GET out there and smell the flowers, a bushwalking enthusiast says as the region basks in one of the best wildflower seasons in quite some time.
Good spring rains have brought a flush of colour to forest floors around Bendigo and Liz Martin has been leading groups out to discover the world at their feet.
"We are seeing things we have not seen for years. I led a walk out at Mandurang yesterday [Tuesday]," she said.
"We go out there every year and get excited if we see one Spider Orchid. This year we are seeing bunches of them, as many as 30 at a time."
Ms Martin and her groups have been climbing up cliffs and scouring patches hidden by fallen logs to find plants both common and rare.
"There's a Leek Orchid that hasn't been seen for a few years. What we are really hoping to see are flying duck orchids," she said.
"Everyone says I'm obsessed with them. They look exactly just like a duck with a beak and wings."
If you cannot get out this weekend, Ms Martin says you should tune in to the Bendigo Sustainable House Day event on Sunday next week.
It will include a virtual tour of a Mandurang wildflower garden.
While COVID-19 has made it impossible for organisers to allow people into homes and gardens, event goers can take part online.
If you do not want to wait that long you do not need to walk far from Bendigo to see this year's wildflowers.
Parks Victoria rangers have revealed some of the best places to see native wildflowers around Bendigo.
Solomon Gully circuit walk - Solomon Gully Nature Conservation Reserve
Rangers say this is a great place to see heaps of Bendigo Waxflowers.
A 1.5km, unsurfaced track. It is rough and steep in places, but suitable for families. Closed shoes with a good drip are recommend. The track is popular with families and runners. There is parking available off Burnside St (opposite Quarry Hill / Bendigo Lawn Cemetery).
The circuit is clearly marked and follows the Leanganook (Goldfields Track) up the hill, and then turns back down towards the cemetery near the bench seat and Goldfields Track information board (near the marker on the attached map). Solomon Gully is a mix of Heath and Box-Ironbark vegetation. Dogs permitted but should be under control at all times.
Wildflower Drive - Greater Bendigo National Park
Rangers are telling people to look for the Waxlip Orchids near the dam's southern end, but that wildflowers are being seen throughout the area's box-ironbark forest.
A gravel road that runs between the Strathfieldsaye Rd and McIvor Highway, suitable for 2WD vehicles but care should be taken after heavy rain as a few sections can become temporarily boggy.
The box-ironbark forest is good for birdwatching too, especially around the two dams.
It is popular with cyclists and runners. Dogs are permitted but must be kept on a lead at all times.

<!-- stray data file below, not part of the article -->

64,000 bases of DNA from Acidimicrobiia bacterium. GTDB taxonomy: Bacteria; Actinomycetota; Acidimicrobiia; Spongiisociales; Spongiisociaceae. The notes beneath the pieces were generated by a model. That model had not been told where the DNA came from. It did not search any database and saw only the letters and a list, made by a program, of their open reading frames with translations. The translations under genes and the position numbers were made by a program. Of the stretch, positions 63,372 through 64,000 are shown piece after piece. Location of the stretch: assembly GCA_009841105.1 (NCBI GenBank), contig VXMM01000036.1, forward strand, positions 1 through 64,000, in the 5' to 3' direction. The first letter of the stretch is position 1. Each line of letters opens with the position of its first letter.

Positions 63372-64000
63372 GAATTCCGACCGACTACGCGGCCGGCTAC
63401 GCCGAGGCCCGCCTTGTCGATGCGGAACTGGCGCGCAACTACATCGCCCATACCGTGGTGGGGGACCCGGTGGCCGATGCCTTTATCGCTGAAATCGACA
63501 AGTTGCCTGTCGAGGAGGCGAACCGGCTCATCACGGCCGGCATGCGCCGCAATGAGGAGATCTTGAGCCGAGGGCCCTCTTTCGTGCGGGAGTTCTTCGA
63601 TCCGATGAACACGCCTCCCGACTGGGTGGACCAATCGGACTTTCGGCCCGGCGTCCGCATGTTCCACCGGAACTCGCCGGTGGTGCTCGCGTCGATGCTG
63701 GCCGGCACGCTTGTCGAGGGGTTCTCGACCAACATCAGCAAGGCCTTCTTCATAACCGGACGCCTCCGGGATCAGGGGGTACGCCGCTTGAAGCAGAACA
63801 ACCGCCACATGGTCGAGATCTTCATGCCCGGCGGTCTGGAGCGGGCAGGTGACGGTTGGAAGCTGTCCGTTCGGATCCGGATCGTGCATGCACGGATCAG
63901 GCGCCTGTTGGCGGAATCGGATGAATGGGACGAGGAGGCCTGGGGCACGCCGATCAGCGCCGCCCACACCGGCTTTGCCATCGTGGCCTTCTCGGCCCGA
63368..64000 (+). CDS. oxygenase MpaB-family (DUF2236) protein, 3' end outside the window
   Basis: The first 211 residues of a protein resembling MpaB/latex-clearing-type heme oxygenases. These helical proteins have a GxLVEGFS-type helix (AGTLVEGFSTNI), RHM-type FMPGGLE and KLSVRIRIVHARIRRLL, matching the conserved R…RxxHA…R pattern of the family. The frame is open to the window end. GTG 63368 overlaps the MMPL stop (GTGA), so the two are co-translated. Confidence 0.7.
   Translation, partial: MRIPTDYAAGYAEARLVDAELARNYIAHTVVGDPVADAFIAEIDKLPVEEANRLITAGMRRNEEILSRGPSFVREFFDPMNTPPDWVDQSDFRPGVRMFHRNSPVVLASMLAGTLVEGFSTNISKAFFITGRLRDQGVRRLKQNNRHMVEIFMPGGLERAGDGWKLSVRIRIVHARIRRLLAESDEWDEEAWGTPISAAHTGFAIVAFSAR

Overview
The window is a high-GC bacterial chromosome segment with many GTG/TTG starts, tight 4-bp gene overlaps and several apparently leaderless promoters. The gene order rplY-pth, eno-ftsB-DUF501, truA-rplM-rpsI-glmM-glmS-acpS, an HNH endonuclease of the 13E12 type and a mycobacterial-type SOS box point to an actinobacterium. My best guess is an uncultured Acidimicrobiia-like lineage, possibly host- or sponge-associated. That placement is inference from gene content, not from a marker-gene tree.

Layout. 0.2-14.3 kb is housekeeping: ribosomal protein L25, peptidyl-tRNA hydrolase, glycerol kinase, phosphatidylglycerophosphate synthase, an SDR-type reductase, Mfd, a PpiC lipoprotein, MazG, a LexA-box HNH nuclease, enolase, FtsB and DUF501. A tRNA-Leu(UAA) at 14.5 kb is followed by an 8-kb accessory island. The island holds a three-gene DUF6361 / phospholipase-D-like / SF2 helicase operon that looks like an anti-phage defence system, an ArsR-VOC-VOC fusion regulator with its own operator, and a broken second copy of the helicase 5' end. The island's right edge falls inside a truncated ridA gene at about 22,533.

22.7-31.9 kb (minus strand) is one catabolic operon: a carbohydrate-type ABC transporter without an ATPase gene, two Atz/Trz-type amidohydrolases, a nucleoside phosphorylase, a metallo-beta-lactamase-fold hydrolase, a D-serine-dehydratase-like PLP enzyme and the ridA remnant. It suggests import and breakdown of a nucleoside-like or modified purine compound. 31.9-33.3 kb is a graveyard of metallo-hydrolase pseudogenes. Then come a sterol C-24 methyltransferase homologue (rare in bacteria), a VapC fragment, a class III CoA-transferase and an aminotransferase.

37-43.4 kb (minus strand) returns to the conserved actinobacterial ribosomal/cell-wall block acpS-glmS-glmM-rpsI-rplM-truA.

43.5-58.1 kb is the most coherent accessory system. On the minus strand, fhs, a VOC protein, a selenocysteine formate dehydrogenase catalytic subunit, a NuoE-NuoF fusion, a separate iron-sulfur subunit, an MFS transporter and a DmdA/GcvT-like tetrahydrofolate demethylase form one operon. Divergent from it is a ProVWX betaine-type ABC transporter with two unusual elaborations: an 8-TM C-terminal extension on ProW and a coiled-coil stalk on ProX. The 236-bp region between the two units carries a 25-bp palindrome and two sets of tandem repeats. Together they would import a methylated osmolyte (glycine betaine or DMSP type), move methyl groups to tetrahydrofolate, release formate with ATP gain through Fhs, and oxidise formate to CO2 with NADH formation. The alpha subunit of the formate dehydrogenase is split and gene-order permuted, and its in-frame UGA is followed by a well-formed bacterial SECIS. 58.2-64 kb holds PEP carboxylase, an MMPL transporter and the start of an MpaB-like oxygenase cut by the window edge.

One Tree Hill - Greater Bendigo National Park
Thousands of Early Nancys and Chocolate Lilies are flowering at One Tree Hill tight now, Parks Victoria rangers say.
There's a good network of walking tracks starts from One Tree Hill. The only road access is vial Edwards Road, from Flora Hill.
Walkers and cyclists can get in from Spring Gully.
Dogs are permitted on walking tracks in the One Tree Hill section of Greater Bendigo National Park but must be kept on a lead at all times.
Rangers say it is a great place for families to explore for wildflowers because it also has the lookout and picnic area, though they want to remind parents there is no toilet for their children's more urgent requests.
Flagstaff Hill - Greater Bendigo National Park
Golden Pennants are common at Flagstaff Hill, rangers say. So are Purple Dampieras, Rosy Baeckea and Clasping Goodenia.
The rangers say it is a really interesting for wildflowers because there are patches of Box-Ironbark, sandy heath and Mallee vegetation.
The varied habitat also makes it great for bird watching.
Just remember, do not take your dog there.
Best to park at the Shadbolt Picnic Area.
It's another spot that's great for families because it has toilets and picnic tables.
I'm heading out now, give me a checklist to tick off
Sure. Here's what Parks Victoria recommends you look for this October around Bendigo:
- Early Nancy (thousands at One Tree Hill)
- Chocolate Lilies (thousands in flower at One Tree Hill)
- Bendigo Waxflower (heaps at Solomon Gully)
- Milkmaids (lilies)
- Yam Daisy (also called Murnong. Its root is an important food source for Jaara (Dja Dja Wurrung) people, curved/drooping stem is typical)
- Golden Pennants (common at Flagstaff Hill)
- Golden Moth Orchids
- Waxlip Orchids (lots at One Tree Hill and along Wildflower Drive, especially near the dam at the southern end)
- Pink Finger (Caladenia) Orchids
- Blue Finger Orchids (hurry, flowering is almost over)
- Leopard Orchids (hurry, flowering is almost over)
- Sun Orchids (just starting to flower - waiting for some sunshine)
- Rabbit Ears / Lemon-Scented Sun Orchids (just starting to flower - waiting for some sunshine)
- Nodding and Dwarf Greenhood Orchids
- Sundews (carnivorous plants doing their best to keep those mosquito numbers down)
- Daphne, Peach and Urn Heaths
- Golden Wattle
- Gold-Dust Wattle (low-growing, common understorey in box-ironbark forests)
- Hedge Wattle (just starting to flower)
- Sticky Everlastings (thousands coming into flower now, will last right through summer)
- Bushy Needlewood
- Common Fringe-Myrtle (varies from white to pink in colour)
- Black-Anther Flax-Lilies (heaps coming into flower)
- Cypress Daisy Bush
- Purple Dampiera (common at Flagstaff Hill)
- Rough Mint Bush (also purple, common in more heathy areas)
- Common & Slender Rice-Flower
- Gorse Bitter-pea
- Cat's Claw / Alpine Grevillea (common in red and yellow varieties, sometimes green)
- Rosy Baeckea (common at Flagstaff Hill)
- Clasping Goodenia (common at Flagstaff Hill)
- Pink Bells
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